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Excitement about EU atomic bomb: Is it all just a ghost debate?

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Excitement about EU atomic bomb: Is it all just a ghost debate?

Donald Trump does not have a political office, nor is it certain that he will run for one again soon. And yet, with just a few words, he managed to send the entire NATO into a frenzy.

From the German Chancellor to the NATO Secretary General, top European politicians react with disgust and indignation to his threat to hand over late payers among NATO partners to the Russian war machine in case of doubt. Others see this as more of a wake-up call and make suggestions about what should be done now to prepare for a possible Trump victory in the US presidential election on November 5th.

Nuclear shield against Russia?

Nuclear deterrence has emerged as the top topic of the debate. Do the European NATO states need their own nuclear shield against potential attacks by the neighboring nuclear power Russia? Some consider this to be a ghost debate, others think the discussion is absolutely necessary.

The Austrian military expert Walter Feichtinger also said in an interview on Monday that Europe’s required “deterrence potential” is primarily about conventional weapons, not so much about nuclear weapons. In any case, neutral Austria can only take part in the debate about a European atomic bomb with a clear no: along with the two other neutral EU states Malta and Ireland, it is one of the signatories of the Treaty on the Prohibition of Nuclear Weapons (TPNW), which outlaws the possession of these weapons of mass destruction.

Which NATO countries have nuclear weapons?

Of the nine countries that have nuclear weapons, three are in NATO: the USA, France and Great Britain. However, the nuclear arsenals of these three countries are filled very differently. According to the peace research institute Sipri, the USA possesses a good 5,200 of the world‘s 12,500 nuclear weapons. Great Britain (225) and France (290) together account for just a tenth of that. According to Sipri, Russia even has slightly more nuclear weapons than the USA, namely almost 5,900.

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How is NATO’s nuclear deterrent working so far?

The core of the deterrence system are the US nuclear weapons stationed in Europe, in whose use countries such as Germany could also be involved through the concept of “nuclear sharing”. Another component are the nuclear weapons that the European NATO states Great Britain and France have at their disposal.

How exactly is Germany involved?

The Bundeswehr maintains combat aircraft so that it can use US nuclear bombs in an emergency. In Büchel in the Eifel – it has never been officially confirmed – around 20 thermonuclear B61 gravity bombs of the US armed forces are stored. So far they can be linked under German tornadoes. However, it was decided to procure state-of-the-art F-35 stealth jets for the task in order to keep the Air Force operational in the future. Military experts point out that with the ability to deploy, Germany also has access to NATO’s nuclear planning.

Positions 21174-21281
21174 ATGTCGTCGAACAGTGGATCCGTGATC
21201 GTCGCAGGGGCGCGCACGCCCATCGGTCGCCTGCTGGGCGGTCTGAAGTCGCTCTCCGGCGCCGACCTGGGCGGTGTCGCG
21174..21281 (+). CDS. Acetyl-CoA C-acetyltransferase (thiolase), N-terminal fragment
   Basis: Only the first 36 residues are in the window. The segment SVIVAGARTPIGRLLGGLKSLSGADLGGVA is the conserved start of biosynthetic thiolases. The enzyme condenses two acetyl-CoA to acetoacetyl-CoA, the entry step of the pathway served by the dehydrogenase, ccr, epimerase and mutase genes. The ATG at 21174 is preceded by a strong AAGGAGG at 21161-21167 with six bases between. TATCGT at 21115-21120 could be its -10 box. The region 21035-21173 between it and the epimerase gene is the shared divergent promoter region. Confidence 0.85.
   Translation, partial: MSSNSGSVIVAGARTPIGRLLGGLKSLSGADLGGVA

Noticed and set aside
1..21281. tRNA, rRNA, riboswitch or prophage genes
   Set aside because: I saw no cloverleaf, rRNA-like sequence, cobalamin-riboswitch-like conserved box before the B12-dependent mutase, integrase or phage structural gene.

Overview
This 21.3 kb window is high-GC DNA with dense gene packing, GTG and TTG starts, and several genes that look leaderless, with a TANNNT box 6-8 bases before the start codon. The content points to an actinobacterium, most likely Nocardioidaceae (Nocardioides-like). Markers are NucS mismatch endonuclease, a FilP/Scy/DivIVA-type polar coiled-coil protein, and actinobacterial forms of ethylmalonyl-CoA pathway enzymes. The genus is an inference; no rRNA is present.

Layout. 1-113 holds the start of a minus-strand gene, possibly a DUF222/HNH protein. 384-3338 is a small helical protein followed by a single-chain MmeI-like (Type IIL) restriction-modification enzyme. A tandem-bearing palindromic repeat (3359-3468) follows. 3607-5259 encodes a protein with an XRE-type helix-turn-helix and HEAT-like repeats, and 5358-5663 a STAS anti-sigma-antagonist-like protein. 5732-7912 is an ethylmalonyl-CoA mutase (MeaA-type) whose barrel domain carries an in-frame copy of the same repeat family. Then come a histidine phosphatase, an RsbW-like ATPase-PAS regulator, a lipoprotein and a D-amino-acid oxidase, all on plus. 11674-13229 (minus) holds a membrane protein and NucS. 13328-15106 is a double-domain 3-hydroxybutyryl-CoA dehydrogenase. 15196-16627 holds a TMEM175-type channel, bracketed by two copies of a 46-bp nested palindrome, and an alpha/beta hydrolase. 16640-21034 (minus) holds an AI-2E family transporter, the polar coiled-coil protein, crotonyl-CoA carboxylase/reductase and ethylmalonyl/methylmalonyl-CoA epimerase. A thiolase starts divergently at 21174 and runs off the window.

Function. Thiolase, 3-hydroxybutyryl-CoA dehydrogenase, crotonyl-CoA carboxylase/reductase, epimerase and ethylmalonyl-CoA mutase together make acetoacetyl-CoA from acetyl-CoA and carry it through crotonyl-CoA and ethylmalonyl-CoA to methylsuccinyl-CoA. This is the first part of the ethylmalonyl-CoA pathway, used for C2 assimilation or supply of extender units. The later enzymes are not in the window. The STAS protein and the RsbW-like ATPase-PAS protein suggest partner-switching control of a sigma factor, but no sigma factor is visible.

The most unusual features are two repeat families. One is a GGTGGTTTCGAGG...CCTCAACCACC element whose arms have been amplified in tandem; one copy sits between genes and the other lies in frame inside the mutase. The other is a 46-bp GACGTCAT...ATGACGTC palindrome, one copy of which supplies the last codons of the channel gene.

Why doesn’t Germany have its own nuclear weapons?

The Paris Treaties, signed in 1954, regulated the relationship between the Federal Republic of Germany and the three Western powers: the USA, Great Britain and France. At that time, West Germany refrained from producing nuclear weapons, but Chancellor Konrad Adenauer wanted to keep a nuclear option open for the Federal Republic, write researchers at the Center for Military History in Potsdam. They refer to a statement Adenauer made in 1957 in which he described tactical nuclear weapons as a “further development of artillery” that was indispensable. The renunciation of nuclear, biological and chemical weapons, which is effective under international law, was then confirmed in 1990 when Germany was unified.

How does France want to change nuclear deterrence?

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French President Emmanuel Macron has long called for Europe to become more independent of the superpower USA and has repeatedly offered Germany and other EU partners talks on nuclear deterrence in the EU. The question could be whether there could be a stronger European dimension of nuclear deterrence. However, critics accuse France of only looking for money to modernize its nuclear arsenal – especially since France is making it clear behind the scenes that communalization of control over its nuclear weapons is out of the question.

What could a European nuclear deterrent actually look like?

There is currently no clear answer to this question. Theoretically, France could publicly guarantee that it would be prepared to use its nuclear weapons to protect European interests. In principle, there is also an obligation to provide assistance in the EU Treaty. Article 42.7 states: “In the event of an armed attack on the territory of a Member State, the other Member States owe it all assistance and assistance in their power.”

What does Germany think of the French offer to talk?

She is divided. Finance Minister Christian Lindner (FDP) commented positively on Macron’s initiative in a guest article for the “FAZ” and believes that we need to talk about it. Defense Minister Boris Pistorius (SPD), on the other hand, said on Wednesday when asked whether the federal government would have to respond to Macron’s offers: “No, we don’t have to.” In his view, the American protective shield must be maintained and not given up or questioned carelessly.

German Chancellor Olaf Scholz (SPD) also sees it this way. “I don’t know what this discussion is about today,” he told “Zeit” about the ideas about a European nuclear umbrella. Pistorius even considers the discussion to be dangerous. “We really need the nuclear debate right now

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